BELMAR — The borough’s planning board has approved a developer’s proposal to demolish the First United Methodist Church and divide the property into four lots for the construction of three new single-family homes.

The property is located at the corner of Seventh Avenue and D Street. The developer, NMB 501 7th Redevco LLC, plans to build single-family homes on three of the lots, which would front Seventh Avenue. The fourth lot, fronting on D Street, includes the parsonage, which Bishop John Schol would use as his retirement home.

The planning board approved subdivision at its Monday night meeting, by a vote of 7-2. The majority included Jay Dermott, who chairs the board.


Prior to the vote, Mr. Dermott said, “There is a lot to discuss here” but added, “Certainly it has been made very clear … there will be a change in this church and one way or another, there will be movement on this property.”

Other members of the board who voted in the majority agreed. 

William Lindsay, the mayor’s designee on the board, said, “It’s not easy to get these things done and please everyone in Belmar. I do believe the project needs to move forward,” 

However, board members Robert Forte and Ted Protonentis, who voted against the subdivision, argued that the planned new homes did not fit the character of the neighborhood or conform with the borough’s master plan, and they also voiced concern about density.

“I believe the Borough of Belmar would be better served with two homes rather than three [to] better conform with the master plan, which is the key to this whole thing,” Mr. Forte said, adding that he does believe that homes on the property represent the best replacement for the church.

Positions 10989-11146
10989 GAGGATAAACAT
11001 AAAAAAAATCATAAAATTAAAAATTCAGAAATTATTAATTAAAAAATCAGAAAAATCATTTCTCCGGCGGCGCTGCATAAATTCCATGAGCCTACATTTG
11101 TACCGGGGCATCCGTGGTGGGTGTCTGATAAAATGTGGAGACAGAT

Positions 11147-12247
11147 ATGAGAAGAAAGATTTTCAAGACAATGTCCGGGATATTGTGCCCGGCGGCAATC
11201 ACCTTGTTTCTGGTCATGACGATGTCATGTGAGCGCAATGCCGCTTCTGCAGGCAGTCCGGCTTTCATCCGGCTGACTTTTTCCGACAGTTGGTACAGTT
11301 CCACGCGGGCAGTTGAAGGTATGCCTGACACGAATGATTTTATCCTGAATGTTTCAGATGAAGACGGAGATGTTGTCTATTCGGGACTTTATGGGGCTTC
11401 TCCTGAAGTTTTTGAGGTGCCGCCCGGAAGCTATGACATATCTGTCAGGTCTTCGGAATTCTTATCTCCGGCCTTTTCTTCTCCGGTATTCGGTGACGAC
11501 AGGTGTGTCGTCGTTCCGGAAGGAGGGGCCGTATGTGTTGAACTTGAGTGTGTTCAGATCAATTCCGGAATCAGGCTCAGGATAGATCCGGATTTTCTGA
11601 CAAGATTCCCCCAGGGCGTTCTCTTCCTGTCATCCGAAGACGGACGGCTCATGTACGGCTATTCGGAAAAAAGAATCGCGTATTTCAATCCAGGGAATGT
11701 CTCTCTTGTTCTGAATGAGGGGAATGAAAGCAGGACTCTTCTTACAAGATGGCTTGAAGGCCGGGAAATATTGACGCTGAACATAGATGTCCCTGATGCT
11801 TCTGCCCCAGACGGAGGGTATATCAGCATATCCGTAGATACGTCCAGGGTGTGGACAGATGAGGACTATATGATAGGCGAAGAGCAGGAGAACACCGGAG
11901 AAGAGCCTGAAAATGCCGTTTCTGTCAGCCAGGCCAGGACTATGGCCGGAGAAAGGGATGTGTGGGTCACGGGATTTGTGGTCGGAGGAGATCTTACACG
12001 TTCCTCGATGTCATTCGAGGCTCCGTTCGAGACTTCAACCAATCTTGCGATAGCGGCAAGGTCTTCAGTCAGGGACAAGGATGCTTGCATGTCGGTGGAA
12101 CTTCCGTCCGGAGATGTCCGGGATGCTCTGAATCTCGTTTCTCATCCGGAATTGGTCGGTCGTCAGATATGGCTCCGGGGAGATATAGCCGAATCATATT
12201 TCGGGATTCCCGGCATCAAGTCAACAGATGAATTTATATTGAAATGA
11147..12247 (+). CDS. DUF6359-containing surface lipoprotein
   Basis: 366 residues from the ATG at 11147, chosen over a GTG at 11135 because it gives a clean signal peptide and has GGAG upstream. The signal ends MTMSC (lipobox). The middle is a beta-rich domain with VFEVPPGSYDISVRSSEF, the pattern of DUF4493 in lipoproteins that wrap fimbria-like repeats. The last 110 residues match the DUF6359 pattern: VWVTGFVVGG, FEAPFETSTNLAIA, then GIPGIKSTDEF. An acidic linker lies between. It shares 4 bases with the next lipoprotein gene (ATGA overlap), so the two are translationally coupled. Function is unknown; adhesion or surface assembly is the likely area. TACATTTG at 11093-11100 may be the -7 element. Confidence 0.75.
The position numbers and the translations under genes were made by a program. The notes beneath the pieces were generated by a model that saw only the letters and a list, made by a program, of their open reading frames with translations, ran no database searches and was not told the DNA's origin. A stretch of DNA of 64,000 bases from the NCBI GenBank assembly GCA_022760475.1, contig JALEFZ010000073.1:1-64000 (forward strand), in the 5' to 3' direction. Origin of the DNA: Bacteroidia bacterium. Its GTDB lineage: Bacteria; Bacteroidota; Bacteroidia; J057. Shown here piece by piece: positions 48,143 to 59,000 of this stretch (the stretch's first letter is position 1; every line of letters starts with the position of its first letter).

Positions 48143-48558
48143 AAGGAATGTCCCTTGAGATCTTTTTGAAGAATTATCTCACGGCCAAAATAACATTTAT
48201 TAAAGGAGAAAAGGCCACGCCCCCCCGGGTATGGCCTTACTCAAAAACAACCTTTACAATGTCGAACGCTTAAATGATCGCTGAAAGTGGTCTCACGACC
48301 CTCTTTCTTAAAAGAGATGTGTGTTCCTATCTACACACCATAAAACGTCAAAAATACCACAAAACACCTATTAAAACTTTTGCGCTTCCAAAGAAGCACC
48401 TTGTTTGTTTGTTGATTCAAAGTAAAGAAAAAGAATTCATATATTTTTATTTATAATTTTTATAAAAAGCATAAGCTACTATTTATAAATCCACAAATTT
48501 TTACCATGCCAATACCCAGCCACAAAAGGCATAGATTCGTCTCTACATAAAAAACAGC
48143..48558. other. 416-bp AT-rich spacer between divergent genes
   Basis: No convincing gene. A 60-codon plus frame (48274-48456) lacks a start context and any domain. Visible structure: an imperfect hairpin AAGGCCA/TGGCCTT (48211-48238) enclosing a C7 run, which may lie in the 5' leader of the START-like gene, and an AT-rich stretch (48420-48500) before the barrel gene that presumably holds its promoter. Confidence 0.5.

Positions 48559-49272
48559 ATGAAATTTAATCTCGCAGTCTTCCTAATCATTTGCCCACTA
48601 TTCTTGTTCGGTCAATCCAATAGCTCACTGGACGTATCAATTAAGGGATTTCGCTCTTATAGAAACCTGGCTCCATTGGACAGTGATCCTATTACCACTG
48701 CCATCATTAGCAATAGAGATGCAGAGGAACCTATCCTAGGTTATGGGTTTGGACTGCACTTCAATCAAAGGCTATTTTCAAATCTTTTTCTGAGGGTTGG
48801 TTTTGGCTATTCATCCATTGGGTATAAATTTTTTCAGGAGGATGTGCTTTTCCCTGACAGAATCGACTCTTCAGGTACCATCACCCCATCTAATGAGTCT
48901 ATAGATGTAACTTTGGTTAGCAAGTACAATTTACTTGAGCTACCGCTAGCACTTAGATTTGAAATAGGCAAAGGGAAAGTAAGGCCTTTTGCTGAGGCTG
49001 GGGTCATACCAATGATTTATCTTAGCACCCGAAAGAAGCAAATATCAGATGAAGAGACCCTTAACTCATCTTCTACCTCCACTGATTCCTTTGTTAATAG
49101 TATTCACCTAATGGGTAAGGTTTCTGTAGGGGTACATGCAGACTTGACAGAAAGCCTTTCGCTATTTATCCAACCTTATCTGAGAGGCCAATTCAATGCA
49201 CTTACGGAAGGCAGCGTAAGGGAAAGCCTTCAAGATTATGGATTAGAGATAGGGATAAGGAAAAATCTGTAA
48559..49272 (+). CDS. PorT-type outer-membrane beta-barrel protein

“Three homes on a substantial lot is not justifiable,” he said.

NMB 501 7th Redevco LLC is owned solely by William Shipers, an attorney at Belmar-based firm Shamy, Shipers & Lonski. He told members of the planning board that his single use LLC is the contract owner of the Methodist church property, with final acquisition dependent on the approval of the subdivision plan. 

During the meetings, several members of the community commented on the project, with many saying that the project did not fit the character of the neighborhood and other homes in the area. Many questioned why the developer would not propose to build two homes on the site, instead of three. 

After nearly four hours of public, board and professional comments, Mr. Shipers told the board he would amend his application to reduce building coverage to 30 percent of the site, eliminating the need for three variances, and increase rear yard setback from 38 feet to 40 feet for the three lots fronting Seventh Avenue. He also said he would increase the side yard setback on the western most home to 10 feet, to satisfy neighbors. 

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